Published January 12, 2021
Memory loss associated with Alzheimer’s disease may be able to be treated by inhibiting certain enzymes involved in abnormal gene transcription, according to a preclinical study led by senior author Zhen Yan, PhD.
The paper, “Targeting Histone K4 Trimethylation for Treatment of Cognitive and Synaptic Deficits in Mouse Models of Alzheimer’s Disease,” was published on Dec. 9, 2020 in Science Advances.
“By treating Alzheimer’s disease mouse models with a compound to inhibit these enzymes, we were able to normalize gene expression, restore neuronal function, and ameliorate cognitive impairment,” says Yan, SUNY Distinguished Professor of physiology and biophysics.
Alzheimer’s alters the expression of genes in the prefrontal cortex, a key region of the brain controlling cognitive processes and executive functions.
By focusing on gene changes caused by epigenetic processes (those that are not related to changes in DNA sequences) such as aging, Yan and her team were able to reverse elevated levels of harmful genes that cause memory deficits in Alzheimer’s.
The current research extends the work the team reported in 2019 in the journal Brain, in which they were able to reverse the loss or downregulation of some genes beneficial to cognitive function in Alzheimer’s.
In this new paper, the researchers report that it has reversed the upregulation of some genes involved in impairing cognitive function.
Yan explains that transcription of genes is regulated by an important process called histone modification, where histones, the proteins that help package DNA into chromosomes, are modified to make that packaging looser or tighter.
The nature of the packaging, in turn, controls how genetic material gains access to a cell’s transcriptional machinery, which can result in the activation or suppression of certain genes.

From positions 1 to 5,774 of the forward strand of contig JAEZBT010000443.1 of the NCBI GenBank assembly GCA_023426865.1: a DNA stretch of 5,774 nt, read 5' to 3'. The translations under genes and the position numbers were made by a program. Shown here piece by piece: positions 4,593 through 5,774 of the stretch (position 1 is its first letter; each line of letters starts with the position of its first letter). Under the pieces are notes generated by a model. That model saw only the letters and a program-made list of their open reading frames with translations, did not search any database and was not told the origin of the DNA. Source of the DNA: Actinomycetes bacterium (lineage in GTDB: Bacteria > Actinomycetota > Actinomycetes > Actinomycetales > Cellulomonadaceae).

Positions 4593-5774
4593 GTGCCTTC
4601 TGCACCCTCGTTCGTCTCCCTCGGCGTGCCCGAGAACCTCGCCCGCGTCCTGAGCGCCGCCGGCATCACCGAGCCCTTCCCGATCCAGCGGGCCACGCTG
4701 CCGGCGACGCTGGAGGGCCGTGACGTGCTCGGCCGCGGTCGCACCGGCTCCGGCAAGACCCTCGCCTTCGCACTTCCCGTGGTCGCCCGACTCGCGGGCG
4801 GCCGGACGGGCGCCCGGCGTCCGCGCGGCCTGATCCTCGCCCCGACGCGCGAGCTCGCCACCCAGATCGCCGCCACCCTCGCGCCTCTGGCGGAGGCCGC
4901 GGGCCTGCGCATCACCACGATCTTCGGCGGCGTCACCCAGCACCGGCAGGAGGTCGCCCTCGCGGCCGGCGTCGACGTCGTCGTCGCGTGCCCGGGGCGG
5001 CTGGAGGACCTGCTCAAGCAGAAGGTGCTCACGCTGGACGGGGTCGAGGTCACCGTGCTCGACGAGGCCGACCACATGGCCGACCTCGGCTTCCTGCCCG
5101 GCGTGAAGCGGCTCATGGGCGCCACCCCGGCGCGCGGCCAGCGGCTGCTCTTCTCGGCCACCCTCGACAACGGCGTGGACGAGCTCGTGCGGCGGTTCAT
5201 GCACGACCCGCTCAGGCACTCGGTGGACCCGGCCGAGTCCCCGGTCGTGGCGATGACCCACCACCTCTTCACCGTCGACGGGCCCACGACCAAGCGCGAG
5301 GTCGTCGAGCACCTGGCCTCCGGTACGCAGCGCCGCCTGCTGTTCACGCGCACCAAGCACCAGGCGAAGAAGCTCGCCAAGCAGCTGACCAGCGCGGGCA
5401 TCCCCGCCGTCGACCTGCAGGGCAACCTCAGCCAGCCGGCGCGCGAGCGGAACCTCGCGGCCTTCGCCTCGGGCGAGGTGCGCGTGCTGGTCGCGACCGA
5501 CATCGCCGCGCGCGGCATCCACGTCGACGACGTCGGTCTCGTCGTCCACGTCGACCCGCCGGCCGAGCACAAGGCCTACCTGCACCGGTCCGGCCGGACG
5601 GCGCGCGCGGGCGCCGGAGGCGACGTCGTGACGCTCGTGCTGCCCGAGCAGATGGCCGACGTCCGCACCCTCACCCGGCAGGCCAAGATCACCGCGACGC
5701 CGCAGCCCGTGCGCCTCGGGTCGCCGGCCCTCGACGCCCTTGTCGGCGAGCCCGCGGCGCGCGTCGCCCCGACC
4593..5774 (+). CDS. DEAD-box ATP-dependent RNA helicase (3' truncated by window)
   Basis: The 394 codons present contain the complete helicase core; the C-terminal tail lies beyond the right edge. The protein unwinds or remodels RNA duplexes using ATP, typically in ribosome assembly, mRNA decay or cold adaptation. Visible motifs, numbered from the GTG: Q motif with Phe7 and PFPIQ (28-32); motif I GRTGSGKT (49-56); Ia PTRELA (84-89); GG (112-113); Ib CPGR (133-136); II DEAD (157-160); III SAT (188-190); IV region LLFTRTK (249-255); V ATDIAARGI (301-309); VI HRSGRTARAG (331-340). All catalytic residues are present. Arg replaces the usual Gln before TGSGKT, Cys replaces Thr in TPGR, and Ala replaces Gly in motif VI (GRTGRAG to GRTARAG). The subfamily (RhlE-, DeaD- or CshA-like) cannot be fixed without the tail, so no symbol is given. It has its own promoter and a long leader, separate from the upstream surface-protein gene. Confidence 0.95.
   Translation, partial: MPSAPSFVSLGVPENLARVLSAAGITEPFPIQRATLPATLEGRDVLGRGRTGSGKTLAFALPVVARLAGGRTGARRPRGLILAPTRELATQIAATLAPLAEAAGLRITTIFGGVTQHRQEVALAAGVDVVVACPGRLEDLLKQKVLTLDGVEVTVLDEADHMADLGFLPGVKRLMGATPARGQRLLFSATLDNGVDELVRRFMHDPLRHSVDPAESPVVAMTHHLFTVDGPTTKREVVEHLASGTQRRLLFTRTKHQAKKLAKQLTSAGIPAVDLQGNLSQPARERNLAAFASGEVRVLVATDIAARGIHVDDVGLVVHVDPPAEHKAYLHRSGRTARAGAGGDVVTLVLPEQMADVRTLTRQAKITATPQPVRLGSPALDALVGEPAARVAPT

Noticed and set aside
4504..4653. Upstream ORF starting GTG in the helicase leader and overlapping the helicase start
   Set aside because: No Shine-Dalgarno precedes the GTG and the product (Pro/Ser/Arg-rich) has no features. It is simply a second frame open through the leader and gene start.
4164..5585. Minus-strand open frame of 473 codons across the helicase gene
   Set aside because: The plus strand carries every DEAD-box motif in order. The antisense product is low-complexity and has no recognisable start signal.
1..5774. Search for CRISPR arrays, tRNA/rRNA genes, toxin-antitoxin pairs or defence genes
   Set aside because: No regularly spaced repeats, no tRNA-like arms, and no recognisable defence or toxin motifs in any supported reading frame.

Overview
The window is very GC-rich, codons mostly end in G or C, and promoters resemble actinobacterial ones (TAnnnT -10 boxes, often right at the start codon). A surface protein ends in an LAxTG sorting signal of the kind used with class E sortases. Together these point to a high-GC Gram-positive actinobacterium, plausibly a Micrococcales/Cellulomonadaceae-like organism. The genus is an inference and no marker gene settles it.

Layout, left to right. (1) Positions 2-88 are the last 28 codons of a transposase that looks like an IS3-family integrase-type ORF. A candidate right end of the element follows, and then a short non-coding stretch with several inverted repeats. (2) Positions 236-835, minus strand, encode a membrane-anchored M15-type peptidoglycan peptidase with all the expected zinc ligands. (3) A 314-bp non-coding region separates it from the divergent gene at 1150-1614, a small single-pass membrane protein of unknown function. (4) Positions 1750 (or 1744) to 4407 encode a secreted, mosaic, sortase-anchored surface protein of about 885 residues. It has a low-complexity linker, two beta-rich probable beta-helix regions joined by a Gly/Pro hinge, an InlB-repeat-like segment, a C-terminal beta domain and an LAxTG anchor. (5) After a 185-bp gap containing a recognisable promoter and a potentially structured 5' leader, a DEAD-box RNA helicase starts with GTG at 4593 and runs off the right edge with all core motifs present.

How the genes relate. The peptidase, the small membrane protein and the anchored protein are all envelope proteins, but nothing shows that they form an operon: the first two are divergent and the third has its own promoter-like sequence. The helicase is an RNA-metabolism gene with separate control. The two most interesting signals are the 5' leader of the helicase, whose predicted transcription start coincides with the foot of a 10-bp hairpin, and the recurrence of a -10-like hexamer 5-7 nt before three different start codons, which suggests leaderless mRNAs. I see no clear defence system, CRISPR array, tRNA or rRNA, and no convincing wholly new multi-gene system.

Yan says they found that H3K4me3, a histone modification called histone trimethylation at the amino acid lysine 4, which is linked to the activation of gene transcription, is significantly elevated in the prefrontal cortex of people with Alzheimer’s and mouse models of the disease.
That epigenetic change, she says, is linked to the abnormally high level of histone-modifying enzymes that catalyze the modification known as H3K4me3.
The researchers found that when the Alzheimer’s mouse models were treated with a compound that inhibits those enzymes, they exhibited significantly improved cognitive function.
“This finding points to the potential of histone modifying enzyme-targeted drugs for Alzheimer’s treatment, which may have broad and powerful impact,” Yan explains.
In making that discovery, the team also identified a number of new target genes, including Sgk1 as a top-ranking target gene of the epigenetic alteration in Alzheimer’s. Sgk1 transcription is significantly elevated in the prefrontal cortex of people with Alzheimer’s and in animal models with the disorder.
Yan says they found that abnormal histone methylation at Sgk1 contributes to its elevated expression in Alzheimer’s.
“Interestingly, the upregulation of Sgk1 is also strongly correlated with the occurrence of cell death in other neurodegenerative diseases, including Parkinson’s disease and amyotrophic lateral sclerosis,” she says.
Sgk1 encodes an enzyme activated by cell stress, which plays a key role in numerous processes, such as regulating ion channels, enzyme activity, gene transcription, hormone release, neuroexcitability and cell death.
The researchers found that it is highly connected to other altered genes in Alzheimer’s, suggesting it may function as a kind of hub that interacts with many molecular components to control disease progress.
“In this study, we have found that administration of a specific Sgk1 inhibitor significantly reduces the dysregulated form of tau protein that is a pathological hallmark of Alzheimer’s, restores prefrontal cortical synaptic function, and mitigates memory deficits in an Alzheimer’s model,” she explains.
“These results have identified Sgk1 as a potential key target for therapeutic intervention of Alzheimer’s, which may have specific and precise effects.”
Yan’s co-authors are:
Funding for the research came from Yan’s grants from the National Institute on Aging of the National Institutes of Health.